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    Couple jailed total of 124 months for hoodwinking victims in talisman scam


    7 months ago by thaiamulethobby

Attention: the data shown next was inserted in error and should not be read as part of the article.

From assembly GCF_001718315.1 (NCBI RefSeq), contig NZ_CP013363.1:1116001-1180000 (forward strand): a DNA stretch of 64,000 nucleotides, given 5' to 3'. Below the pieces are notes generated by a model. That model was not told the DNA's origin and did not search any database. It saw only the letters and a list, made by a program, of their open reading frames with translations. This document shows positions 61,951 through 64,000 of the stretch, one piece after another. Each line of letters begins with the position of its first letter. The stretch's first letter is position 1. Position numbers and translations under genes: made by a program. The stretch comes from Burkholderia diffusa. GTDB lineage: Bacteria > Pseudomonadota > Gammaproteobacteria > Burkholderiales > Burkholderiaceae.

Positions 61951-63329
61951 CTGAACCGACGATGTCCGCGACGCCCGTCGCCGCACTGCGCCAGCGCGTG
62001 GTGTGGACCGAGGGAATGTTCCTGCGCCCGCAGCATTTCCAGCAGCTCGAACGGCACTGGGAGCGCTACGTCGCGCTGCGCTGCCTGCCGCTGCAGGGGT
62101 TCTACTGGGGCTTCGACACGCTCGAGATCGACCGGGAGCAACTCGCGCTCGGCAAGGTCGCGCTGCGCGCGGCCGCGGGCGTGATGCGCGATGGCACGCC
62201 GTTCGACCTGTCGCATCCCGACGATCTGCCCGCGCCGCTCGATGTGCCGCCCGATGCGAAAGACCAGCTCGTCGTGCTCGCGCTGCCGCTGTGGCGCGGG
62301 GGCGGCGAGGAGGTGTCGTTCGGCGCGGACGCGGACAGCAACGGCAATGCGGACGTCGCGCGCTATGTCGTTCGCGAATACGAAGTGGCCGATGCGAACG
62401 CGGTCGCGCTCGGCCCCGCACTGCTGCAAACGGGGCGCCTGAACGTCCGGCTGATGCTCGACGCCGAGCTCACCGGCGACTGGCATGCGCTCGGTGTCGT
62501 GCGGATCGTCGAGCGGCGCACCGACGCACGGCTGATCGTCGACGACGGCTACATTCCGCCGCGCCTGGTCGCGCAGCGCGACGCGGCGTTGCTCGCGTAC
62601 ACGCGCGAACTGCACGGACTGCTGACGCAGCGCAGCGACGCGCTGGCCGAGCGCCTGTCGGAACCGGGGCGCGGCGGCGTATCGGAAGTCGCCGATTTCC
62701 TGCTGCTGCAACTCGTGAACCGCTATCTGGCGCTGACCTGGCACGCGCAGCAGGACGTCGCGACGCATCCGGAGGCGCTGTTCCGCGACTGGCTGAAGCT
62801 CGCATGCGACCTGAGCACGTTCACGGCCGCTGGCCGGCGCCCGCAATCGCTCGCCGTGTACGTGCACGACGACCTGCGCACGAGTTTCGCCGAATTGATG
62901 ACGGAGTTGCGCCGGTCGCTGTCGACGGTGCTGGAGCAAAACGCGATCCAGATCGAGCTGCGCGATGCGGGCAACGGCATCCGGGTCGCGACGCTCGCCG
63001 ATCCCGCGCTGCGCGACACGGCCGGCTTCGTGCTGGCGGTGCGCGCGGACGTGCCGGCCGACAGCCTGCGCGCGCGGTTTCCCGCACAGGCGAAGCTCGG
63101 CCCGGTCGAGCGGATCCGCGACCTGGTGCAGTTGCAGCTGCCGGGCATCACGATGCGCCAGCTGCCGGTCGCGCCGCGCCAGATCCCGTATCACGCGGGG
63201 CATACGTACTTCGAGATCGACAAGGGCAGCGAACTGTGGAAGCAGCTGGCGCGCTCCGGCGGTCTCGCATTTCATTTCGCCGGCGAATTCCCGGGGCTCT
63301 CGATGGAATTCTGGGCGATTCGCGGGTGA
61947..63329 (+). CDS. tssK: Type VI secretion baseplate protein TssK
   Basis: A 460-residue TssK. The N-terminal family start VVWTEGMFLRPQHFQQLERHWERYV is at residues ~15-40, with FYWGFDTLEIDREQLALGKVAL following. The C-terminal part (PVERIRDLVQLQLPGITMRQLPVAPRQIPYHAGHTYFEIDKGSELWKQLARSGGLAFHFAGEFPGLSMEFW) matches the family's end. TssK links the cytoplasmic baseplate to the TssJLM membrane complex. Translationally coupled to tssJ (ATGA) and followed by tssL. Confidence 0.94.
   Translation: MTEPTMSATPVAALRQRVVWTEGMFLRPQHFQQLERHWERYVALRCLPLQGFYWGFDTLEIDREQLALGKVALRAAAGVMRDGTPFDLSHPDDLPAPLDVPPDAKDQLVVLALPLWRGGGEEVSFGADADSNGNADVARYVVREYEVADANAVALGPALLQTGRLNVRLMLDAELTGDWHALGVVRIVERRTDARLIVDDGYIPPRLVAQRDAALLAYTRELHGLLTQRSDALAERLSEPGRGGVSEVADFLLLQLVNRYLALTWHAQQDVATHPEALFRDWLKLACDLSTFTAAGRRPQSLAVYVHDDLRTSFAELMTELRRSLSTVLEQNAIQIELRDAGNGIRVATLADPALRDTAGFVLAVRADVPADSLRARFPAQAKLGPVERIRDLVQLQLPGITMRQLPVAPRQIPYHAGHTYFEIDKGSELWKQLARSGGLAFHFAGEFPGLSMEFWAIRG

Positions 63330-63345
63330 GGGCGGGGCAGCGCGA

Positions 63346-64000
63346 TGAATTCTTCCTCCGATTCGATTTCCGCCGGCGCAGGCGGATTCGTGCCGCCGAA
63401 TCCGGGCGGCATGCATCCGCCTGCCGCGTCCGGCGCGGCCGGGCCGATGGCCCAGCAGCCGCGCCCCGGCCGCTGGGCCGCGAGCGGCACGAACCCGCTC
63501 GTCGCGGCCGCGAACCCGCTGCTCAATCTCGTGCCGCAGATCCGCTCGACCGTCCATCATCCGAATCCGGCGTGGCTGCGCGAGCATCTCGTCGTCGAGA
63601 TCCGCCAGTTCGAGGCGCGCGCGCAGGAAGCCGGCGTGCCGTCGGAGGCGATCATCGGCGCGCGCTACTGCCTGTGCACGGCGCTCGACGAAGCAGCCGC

BY AMANDA LEE 9:00 PM, JULY 24, 2017 SINGAPORE – An elderly couple who swindled victims of more than S$800,000 over 10 years, by selling talismans touted to have “special powers”, was sentenced to jail on Monday (July 24) by a district court judge. Ng Kim Yew, 62, was sentenced to 69 months’ jail, while her husband Ong Choon Lin, 67, was sentenced to 55 months’ jail. They were each convicted of 20 charges, involving three victims, of abetment by conspiring to cheat from 2005 to October 2015. The judge took into consideration 23 charges in sentencing Ng and 18 charges in sentencing Ong. The total amount involved in Ng’s case was S$816,868, while that for Ong was S$734,068. During the 23-day trial, the court heard that the couple cheated three victims, who cannot be identified, of S$486, 268. The victims thought the talismans they had purchased from Ng were personally handwritten by a “powerful and exalted spiritual master” from Thailand or Tibet. In reality, it was Ong who had written on the talismans. The three victims had gone to Ng for fortune-telling and confided their personal problems and goals in her. Ng – who gambled away part of her ill-gotten gains at the Marina Bay Sands casino – said they could “fix” their problems and achieve their goals by buying personalised talismans. She told them the talismans were written on, drawn and chanted over by an old Thai spiritual master. In one case, Ng said a talisman was written on, drawn, and chanted over by a Tibetan spiritual master. Ng claimed that they were her spiritual masters and that the talismans were imbued with special powers. The victims believed her and parted with sums ranging from hundreds of dollars to S$38,800 for each talisman. After buying the more expensive talismans, the victims received “annual letters” supposedly written by Ng’s Thai grandmaster. Ng lied that the grandmaster had personally written the letters to inform them of their fortunes for the following lunar year. Deputy Public Prosecutor Charis Low urged the court to jail Ng for 72 months and Ong for 60 months. She said the couple had “committed multiple breaches of… trust”. Ng emotionally manipulated her victims and displayed “architectural planning” in the scam, said Ms Low. District Judge Lee-Khoo Poh Choo agreed with the prosecution that there were aggravating factors. Mrs Lee-Khoo said the elderly couple had “hoodwinked followers”. Calling it a “clever scam”, the judge noted the couple had cultivated a good relationship with the victims and exploited their insecurity.

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